GE's Mark Vachon: Ecomagination & Natural Gas Can Work Together

How's GE's ecomagination going?

I put that question today to Mark Vachon, who is vice president for ecomagination at GE. He replied by talking about natural gas.

"The large macro trend of gas is massive," he said. "Our oil and gas business will be a huge beneficiary."

An abundance of shale gas in the U.S., and methane gas reserves in Australia present a wealth of opportunities for GE, which plays all along the supply chain for natural gas.

Mark Vachon

"We're a massive player in gas exploration," Mark said. "We have a water business that can deal with issues in the fracking process." And, of course, GE sells lots of gas-burning turbines, including a new combined cycle power plant, currently available in Europe, that enables gas to be burned more efficiently and in concert with renewable energy. (See my June blogpost, GE's big bet on natural gas)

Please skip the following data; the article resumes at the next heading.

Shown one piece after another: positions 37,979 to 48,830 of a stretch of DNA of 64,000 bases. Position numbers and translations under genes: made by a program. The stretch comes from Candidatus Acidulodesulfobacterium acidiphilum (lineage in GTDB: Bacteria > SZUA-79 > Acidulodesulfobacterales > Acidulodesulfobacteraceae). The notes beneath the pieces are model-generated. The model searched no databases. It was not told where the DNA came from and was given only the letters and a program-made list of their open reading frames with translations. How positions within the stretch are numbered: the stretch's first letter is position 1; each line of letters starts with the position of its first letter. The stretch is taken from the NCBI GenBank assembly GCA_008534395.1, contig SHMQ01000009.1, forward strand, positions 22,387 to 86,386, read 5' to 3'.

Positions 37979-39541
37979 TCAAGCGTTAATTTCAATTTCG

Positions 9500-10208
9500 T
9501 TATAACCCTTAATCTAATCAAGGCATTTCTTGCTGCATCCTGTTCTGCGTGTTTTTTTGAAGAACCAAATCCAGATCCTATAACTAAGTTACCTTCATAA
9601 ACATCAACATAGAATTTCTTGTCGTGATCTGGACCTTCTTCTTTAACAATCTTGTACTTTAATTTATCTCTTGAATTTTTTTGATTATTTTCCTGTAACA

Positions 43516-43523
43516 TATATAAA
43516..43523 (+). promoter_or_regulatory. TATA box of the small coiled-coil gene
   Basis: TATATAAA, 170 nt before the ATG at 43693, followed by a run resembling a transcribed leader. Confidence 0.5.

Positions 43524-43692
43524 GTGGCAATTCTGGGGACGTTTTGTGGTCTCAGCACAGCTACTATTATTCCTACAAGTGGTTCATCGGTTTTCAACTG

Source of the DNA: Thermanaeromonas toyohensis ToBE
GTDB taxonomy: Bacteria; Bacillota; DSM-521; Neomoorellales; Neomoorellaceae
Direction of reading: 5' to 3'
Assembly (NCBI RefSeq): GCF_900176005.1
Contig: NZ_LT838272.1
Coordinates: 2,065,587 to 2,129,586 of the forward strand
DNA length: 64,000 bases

But can you put "ecomagination and shale gas in the same sentence? Yes," Mark said. GE will focus on making shale gas cleaner, "with technologies like zero-leak valves" and water filtration products like a mobile evaporator (pictured above) that is basically a truck (see below) "designed to enable on-site frac water recycling, reducing the volume of wastewater and fresh water that needs to be hauled to and from the project site."

Like it or not, natural gas is the big story today in the energy business. This is good for GE. It's probably good for the U.S., given our domestic supply. Whether it's good thing for the climate is very much an open question. If cleaner-burning gas plants replaces dirty coal plants, they will bring meaningful but incremental progress towards a climate solution. If cheap, abundant natural gas stalls the development of low-carbon renewable energy, or discourages investment in new clean-energy businesses, that's a problem. Chances are, it'll do both.